As a result, the Court held that the appropriate remedy is to declare that Canada infringed Mr Khadr's rights under s 7 of the Charter, and let the Canadian Government decide how best to respond. The Court declared that:
… through the conduct of Canadian officials in the course of interrogations in 2003-2004 … Canada actively participated in a process contrary to Canada's international human rights obligations and contributed to Mr Khadr's ongoing detention so as to deprive him of his right to liberty and security of the person guaranteed by s 7 of the Charter, contrary to the principles of fundamental justice.
Following this decision, the Canadian Government has asked American prosecutors to exclude Mr Khadr’s statements to Canadian investigators from evidence in his upcoming US military trial, but has not asked the US to return Mr Khadr to Canada.
Relevance to the Victorian Charter
This decision is instructive about the obligation that the Charter imposes on government authorities to not contribute to a breach of the right to liberty and personal security by another State. Although the Victorian Charter has limited application to Australian detainees overseas, this principle may be applied to the dealings of Victorian authorities with persons interstate.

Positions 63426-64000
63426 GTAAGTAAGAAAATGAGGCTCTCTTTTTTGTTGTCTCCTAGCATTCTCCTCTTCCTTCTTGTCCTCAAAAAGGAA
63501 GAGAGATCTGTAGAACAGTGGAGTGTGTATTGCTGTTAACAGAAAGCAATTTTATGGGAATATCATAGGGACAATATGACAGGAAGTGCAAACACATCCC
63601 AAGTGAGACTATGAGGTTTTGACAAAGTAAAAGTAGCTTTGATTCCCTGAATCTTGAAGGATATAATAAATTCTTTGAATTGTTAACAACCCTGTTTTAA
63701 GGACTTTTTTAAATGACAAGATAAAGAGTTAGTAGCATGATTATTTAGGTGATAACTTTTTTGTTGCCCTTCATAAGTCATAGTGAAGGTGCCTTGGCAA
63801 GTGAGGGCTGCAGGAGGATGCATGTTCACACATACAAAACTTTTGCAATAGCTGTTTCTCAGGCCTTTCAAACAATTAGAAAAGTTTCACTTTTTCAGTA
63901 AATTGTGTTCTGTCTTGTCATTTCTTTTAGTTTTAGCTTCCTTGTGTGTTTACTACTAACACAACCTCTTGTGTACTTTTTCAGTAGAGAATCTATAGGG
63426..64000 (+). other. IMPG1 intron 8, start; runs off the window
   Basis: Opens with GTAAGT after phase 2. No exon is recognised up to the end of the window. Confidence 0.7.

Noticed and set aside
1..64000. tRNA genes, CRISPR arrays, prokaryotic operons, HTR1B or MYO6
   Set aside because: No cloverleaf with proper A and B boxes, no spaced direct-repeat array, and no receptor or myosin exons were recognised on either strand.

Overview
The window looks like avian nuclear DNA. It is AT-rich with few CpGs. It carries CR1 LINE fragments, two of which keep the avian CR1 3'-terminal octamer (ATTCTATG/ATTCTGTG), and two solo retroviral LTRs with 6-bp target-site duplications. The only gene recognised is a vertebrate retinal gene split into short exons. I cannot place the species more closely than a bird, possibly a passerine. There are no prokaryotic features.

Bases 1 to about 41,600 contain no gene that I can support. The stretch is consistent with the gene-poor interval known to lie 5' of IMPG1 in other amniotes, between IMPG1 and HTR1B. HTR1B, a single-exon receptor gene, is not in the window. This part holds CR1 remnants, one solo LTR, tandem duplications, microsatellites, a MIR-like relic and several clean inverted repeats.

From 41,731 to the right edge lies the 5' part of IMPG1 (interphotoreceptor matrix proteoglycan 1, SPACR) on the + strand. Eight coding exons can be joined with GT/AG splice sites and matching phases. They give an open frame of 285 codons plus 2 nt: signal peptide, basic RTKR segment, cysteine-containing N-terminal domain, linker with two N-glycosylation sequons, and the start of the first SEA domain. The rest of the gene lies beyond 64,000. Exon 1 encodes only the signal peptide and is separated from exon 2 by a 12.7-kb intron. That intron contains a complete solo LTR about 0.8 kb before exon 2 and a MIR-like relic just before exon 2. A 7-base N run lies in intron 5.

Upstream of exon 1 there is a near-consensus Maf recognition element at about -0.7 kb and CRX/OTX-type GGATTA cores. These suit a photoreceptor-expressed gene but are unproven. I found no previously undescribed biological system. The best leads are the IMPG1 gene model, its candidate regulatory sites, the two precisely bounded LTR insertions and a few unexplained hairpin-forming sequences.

This decision also illustrates the need to take into account the age of young detainees and may have implications for the interpretation of s 23 of the Victorian Charter, which provides obligations towards children in the criminal process.
Finally, the Khadr decision demonstrates a judicial reluctance to interfere with the executive's prerogative powers in foreign affairs. This is unlikely to be relevant to remedies sought under the Victorian Charter. However, it is worth noting that the Canadian government's response to the Supreme Court's declaration was minimal.
The decision is available at http://www.canlii.org/en/ca/scc/doc/2010/2010scc3/2010scc3.html.
Michael Sharkey is a summer clerk with Lander & Rogers. Melanie Schleiger is a lawyer with Lander & Rogers and a Board member of the Human Rights Law Resource Centre